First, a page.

Tuesday, 6 January 2009

The end of the line for Woolworths and other stories

So back in the UK the last Woolworths store closed its doors for the last time. I watched a video clip on the BBC website and suddenly remembered I bought my first album in Woolworths. I said it out loud. ‘What...your first CD?’ said Rowan. It was a tape, a tape of nursery rhymes actually. It was the seventies and I was young then.

I buy my music on iTunes now. I could buy it out of the boot of a car or from one of the shops that sells what a British person would regard as pirate copies. There is no law, as far as we’ve been told, against copying albums (or movies) here so in this country I guess it’s not technically a pirate. My sister-in-law bought a Laka album on the streets of Sarajevo. Her husband, who knows a thing or two about the music business, was intrigued to find CD carried the usual small print about unauthorised broadcast but not unauthorised copying.

But back to Woolworths. It is strange to read reports of the state of the high streets we left behind. We were never really the big spenders, except perhaps in TK Maxx, so we’d not have been much help in trying to spend the country out of financial ruin. I suppose the changing face of UK retail is just another lesson in how so many things we can put our trust in are really not that certain after all. Which could lead me neatly on to wondering why in the current climate any sane person would put up money for posters on buses postulating the non-existence of God, but as I’m sure that is enough to make my views clear I’ll leave it there.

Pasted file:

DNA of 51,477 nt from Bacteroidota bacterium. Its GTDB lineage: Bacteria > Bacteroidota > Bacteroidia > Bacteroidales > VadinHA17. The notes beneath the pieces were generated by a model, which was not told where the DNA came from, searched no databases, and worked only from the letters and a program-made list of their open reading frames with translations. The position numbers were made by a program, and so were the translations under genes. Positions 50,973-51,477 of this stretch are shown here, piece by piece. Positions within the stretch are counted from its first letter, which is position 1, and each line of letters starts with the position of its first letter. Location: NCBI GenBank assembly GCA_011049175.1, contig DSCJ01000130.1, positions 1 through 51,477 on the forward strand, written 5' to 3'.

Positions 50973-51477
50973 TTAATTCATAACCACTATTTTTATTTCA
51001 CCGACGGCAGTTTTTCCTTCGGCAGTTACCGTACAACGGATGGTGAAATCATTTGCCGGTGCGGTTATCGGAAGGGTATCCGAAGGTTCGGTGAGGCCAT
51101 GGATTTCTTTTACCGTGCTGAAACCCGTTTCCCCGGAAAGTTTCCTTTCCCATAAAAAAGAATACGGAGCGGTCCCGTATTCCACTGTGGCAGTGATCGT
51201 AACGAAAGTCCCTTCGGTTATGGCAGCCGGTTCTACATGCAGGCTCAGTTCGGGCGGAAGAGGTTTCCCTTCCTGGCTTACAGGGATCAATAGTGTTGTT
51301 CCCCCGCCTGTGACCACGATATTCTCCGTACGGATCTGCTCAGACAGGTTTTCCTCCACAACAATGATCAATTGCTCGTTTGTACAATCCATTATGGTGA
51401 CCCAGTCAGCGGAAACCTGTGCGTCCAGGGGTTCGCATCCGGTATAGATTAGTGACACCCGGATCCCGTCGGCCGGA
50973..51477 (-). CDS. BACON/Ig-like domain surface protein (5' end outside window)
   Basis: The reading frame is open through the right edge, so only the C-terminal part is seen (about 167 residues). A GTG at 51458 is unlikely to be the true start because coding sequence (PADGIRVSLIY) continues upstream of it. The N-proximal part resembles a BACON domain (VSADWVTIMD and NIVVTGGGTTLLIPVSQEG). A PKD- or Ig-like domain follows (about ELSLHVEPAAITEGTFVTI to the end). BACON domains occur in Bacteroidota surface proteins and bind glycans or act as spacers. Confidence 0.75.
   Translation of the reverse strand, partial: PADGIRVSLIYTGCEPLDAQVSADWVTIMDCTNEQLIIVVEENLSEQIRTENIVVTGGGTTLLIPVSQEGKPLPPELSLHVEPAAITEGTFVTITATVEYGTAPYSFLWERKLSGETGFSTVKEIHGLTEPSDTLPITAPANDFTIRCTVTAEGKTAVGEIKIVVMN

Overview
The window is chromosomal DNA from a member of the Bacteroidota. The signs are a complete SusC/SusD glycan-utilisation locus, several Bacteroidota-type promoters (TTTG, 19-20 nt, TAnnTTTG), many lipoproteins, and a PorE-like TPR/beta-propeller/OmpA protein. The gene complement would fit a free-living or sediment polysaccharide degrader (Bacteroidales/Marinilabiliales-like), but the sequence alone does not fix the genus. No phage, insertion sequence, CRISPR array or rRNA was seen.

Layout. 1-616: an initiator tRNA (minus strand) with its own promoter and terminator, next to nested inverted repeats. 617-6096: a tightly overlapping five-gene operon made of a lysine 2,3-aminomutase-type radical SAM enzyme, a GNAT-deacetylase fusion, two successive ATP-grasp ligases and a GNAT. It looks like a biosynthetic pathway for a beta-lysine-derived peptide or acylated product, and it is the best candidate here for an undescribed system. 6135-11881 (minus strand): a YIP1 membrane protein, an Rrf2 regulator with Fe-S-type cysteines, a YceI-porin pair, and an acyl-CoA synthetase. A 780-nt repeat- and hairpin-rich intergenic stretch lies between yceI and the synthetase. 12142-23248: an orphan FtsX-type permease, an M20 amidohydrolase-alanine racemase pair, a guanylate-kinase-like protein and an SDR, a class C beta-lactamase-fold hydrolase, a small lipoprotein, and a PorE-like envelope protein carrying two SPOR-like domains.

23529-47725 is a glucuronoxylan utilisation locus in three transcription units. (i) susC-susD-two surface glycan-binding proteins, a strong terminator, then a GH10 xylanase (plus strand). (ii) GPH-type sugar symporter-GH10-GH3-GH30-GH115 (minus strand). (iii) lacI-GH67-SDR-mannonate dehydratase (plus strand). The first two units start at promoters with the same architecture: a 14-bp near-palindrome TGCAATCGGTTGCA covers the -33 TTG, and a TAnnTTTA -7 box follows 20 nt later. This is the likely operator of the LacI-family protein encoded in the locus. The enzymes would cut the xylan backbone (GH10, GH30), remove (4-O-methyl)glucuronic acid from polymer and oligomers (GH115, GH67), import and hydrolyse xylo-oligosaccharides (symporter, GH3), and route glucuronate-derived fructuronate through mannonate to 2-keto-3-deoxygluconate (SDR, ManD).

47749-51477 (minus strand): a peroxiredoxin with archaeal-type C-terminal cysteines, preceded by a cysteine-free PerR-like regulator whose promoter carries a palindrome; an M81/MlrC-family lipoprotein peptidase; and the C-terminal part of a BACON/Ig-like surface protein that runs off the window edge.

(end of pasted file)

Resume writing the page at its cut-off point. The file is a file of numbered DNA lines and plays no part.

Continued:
Except, of course, I can’t actually finish there because this though crept into my mind: “Life is more than food, and your body more than clothing.” No prizes for guess who said that. But on a day when I read of a billionaire businessman committing suicide in the face of the global economic slowdown I think we’d all do well to recognise the wisdom in the statement that precedes the one about food and clothes. “A person is a fool to store up earthly wealth but not have a rich relationship with God.” Our tragedy is that for too long we’ve thought we were too good for God. Perhaps the failing fortunes of the system we created for ourselves will cause us to re-evaluate.

1 comment:

Sam M said...

I did wonder what it would be like to 'found' Woolworths again in the near future when copyrights regarding the store are obsolete!